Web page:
Kids will learn in two tongues
January 11, 2007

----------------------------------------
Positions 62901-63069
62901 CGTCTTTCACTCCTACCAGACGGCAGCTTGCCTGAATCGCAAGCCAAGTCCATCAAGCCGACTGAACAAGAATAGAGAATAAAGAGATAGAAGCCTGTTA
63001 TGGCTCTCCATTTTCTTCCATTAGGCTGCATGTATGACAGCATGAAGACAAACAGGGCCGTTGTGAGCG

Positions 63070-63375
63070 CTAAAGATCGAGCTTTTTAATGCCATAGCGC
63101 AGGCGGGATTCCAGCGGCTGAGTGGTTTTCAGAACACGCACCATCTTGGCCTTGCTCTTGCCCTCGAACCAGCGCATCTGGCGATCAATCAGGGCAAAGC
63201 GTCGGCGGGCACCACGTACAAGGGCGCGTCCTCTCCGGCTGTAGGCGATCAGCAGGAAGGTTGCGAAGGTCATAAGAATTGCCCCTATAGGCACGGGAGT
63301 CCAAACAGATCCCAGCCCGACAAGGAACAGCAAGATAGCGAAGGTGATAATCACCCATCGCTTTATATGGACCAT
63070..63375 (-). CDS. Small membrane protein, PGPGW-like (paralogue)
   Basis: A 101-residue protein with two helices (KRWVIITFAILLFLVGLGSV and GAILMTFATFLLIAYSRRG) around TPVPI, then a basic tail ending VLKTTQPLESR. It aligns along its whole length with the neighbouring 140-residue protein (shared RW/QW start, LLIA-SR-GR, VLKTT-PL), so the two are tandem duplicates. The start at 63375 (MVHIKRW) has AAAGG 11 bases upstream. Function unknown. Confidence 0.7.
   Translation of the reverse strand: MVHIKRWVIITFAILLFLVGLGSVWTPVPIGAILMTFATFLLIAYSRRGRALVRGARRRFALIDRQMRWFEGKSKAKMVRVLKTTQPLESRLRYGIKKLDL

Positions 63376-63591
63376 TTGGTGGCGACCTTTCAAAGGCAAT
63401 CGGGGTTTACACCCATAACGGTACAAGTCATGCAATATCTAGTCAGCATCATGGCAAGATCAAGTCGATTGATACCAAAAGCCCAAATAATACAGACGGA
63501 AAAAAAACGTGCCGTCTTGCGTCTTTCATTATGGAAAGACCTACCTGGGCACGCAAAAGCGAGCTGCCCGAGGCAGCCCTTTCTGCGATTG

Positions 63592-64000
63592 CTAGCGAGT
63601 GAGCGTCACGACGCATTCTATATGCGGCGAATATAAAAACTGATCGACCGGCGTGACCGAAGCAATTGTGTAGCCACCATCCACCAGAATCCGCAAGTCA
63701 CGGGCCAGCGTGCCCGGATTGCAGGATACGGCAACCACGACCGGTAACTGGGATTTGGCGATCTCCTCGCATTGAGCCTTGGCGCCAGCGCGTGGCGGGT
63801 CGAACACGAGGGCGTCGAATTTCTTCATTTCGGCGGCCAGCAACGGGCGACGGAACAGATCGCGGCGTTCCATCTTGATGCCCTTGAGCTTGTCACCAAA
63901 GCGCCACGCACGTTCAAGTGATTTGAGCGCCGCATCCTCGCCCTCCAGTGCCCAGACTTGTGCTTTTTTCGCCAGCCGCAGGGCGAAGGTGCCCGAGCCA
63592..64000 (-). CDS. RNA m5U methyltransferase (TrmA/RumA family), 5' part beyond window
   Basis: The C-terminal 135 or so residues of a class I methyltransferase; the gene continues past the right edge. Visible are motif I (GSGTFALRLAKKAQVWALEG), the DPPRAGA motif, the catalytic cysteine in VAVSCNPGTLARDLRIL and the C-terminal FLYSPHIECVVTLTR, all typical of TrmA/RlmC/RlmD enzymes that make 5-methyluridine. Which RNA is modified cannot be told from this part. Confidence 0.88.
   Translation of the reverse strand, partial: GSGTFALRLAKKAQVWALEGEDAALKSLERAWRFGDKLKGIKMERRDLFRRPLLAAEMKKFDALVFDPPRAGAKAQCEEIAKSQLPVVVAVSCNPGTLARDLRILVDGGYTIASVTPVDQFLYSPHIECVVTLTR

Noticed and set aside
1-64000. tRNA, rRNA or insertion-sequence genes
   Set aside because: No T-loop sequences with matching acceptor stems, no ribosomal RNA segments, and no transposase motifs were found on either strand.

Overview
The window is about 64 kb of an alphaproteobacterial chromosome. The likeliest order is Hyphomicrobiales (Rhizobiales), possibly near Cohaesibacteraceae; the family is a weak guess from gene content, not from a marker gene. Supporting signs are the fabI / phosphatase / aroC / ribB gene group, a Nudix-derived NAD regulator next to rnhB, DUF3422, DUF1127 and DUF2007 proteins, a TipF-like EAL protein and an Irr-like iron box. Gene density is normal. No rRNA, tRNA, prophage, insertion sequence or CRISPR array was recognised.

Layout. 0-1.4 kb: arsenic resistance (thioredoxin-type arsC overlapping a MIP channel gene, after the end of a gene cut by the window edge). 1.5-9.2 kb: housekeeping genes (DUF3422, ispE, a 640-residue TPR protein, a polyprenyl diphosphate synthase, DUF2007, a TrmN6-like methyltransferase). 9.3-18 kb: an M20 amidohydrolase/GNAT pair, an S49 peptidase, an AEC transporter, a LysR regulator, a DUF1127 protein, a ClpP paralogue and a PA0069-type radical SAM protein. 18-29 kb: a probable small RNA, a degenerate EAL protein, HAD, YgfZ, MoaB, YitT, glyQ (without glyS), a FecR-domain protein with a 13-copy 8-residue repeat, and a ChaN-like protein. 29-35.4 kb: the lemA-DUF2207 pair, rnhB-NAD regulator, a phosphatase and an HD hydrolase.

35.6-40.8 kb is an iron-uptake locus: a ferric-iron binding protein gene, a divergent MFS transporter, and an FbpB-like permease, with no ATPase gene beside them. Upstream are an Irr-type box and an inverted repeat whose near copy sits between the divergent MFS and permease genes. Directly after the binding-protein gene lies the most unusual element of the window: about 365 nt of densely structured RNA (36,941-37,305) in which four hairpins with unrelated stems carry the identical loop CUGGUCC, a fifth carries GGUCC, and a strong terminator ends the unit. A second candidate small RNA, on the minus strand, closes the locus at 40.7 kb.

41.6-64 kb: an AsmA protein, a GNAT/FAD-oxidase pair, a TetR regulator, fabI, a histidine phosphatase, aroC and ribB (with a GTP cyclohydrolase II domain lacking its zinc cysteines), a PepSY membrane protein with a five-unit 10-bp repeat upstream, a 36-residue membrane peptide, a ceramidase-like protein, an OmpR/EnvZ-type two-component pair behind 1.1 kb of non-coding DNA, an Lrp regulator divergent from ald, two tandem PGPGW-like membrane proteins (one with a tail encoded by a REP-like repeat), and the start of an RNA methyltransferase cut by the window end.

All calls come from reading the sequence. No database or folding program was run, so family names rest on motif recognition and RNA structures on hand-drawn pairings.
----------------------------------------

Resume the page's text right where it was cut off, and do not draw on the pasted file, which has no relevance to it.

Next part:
Aspen, CO ColoradoCARBONDALE Crystal River Elementary School plans to move forward with implementing dual-language instruction in the fall.The Roaring Fork School District Re-1 Board of Education approved the proposal a dual-language committee presented Wednesday.Administrators said it’s another option to boost student achievement for a Carbondale school that has a Hispanic population of about 79 percent and has struggled with segregation issues in the past. About 71 percent of Hispanic students at the school speak English fluently, according to district records.”Our kids are making great growth,” Principal Karen Olson said. “We think they can make better growth.”The plan is to add one dual-language class to kindergarten and one to first grade. The program seeks to integrate native English-speakers and native Spanish-speakers for both content and literacy in both languages. It would add to a Spanish literacy pilot program currently in place at Crystal River and could expand in the future if it proves successful.”Instead of just having a class for literacy for kindergarten, now the kids will be learning content in both languages,” Superintendent Judy Haptonstall said. Instruction in the dual-language classes would be about half Spanish and half English for most subjects. Students might learn addition in English one week and in Spanish another week, Haptonstall said. But literacy instruction would still be primarily in students’ native languages. If kids learn to read well in their native language first, skills will transfer over to a second language more easily, Olson said.A draft schedule has native English speakers receiving about 180 minutes of English instruction and 125 minutes of Spanish instruction per day. Native Spanish speakers would receive about 155 minutes of English instruction and 150 minutes of Spanish instruction per day. But Olson stressed that the schedule is a preliminary draft and subject to change based on additional planning, monitoring of student’s needs and the results of the programs. The program is meant to be flexible and adaptable, adding on to the existing academic agenda. Current curriculum at Crystal River would not change, only the language of instruction would change, a dual-language committee memo states.In addition to boosting student achievement, the committee hopes it will create a more integrated school and develop positive cross-cultural attitudes and behaviors. The program could also become a model for how the district might promote bilingualism for all students.District board member Bruce Wampler cast the lone vote against approving the program.”I am deeply opposed to this program because I see it as yet another step to making it a bilingual country,” he said. “I think this should be an English-speaking country.” But he said he did not think he could win that battle.Haptonstall said some parents probably share Wampler’s opinions and might not want to enroll their children in the dual-language class, but pointed out that participation is optional.The dual-language committee consists of Olson, Haptonstall, teachers and parents who serve on a school accountability committee. The committee has researched the concept for about a year and visited schools implementing similar programs that have demonstrated success, Olson said.